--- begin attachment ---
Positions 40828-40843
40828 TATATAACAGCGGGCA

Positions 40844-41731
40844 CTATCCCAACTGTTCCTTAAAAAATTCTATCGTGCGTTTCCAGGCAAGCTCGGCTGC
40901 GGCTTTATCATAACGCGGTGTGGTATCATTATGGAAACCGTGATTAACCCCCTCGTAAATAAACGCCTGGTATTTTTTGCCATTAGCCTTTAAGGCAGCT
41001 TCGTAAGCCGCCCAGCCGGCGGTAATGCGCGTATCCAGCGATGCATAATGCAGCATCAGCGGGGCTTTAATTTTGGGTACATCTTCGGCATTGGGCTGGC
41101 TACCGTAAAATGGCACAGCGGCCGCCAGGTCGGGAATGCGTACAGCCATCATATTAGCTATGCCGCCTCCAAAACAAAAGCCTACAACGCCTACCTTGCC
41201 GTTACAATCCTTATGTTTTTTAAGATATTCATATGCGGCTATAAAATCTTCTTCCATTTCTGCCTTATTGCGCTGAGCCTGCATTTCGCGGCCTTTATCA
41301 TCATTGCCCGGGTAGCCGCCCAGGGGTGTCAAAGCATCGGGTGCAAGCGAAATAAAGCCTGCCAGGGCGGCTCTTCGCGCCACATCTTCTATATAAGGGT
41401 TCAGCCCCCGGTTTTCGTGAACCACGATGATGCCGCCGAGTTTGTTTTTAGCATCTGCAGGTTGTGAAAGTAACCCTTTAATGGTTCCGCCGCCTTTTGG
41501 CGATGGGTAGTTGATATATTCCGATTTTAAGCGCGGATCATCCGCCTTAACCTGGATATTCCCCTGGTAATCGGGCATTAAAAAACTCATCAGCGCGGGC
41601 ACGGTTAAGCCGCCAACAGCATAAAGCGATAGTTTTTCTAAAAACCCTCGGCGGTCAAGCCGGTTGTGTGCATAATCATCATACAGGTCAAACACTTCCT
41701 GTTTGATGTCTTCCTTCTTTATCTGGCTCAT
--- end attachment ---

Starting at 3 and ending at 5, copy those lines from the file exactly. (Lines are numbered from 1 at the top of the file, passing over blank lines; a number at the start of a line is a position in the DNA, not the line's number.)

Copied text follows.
Positions 40844-41731
40844 CTATCCCAACTGTTCCTTAAAAAATTCTATCGTGCGTTTCCAGGCAAGCTCGGCTGC
40901 GGCTTTATCATAACGCGGTGTGGTATCATTATGGAAACCGTGATTAACCCCCTCGTAAATAAACGCCTGGTATTTTTTGCCATTAGCCTTTAAGGCAGCT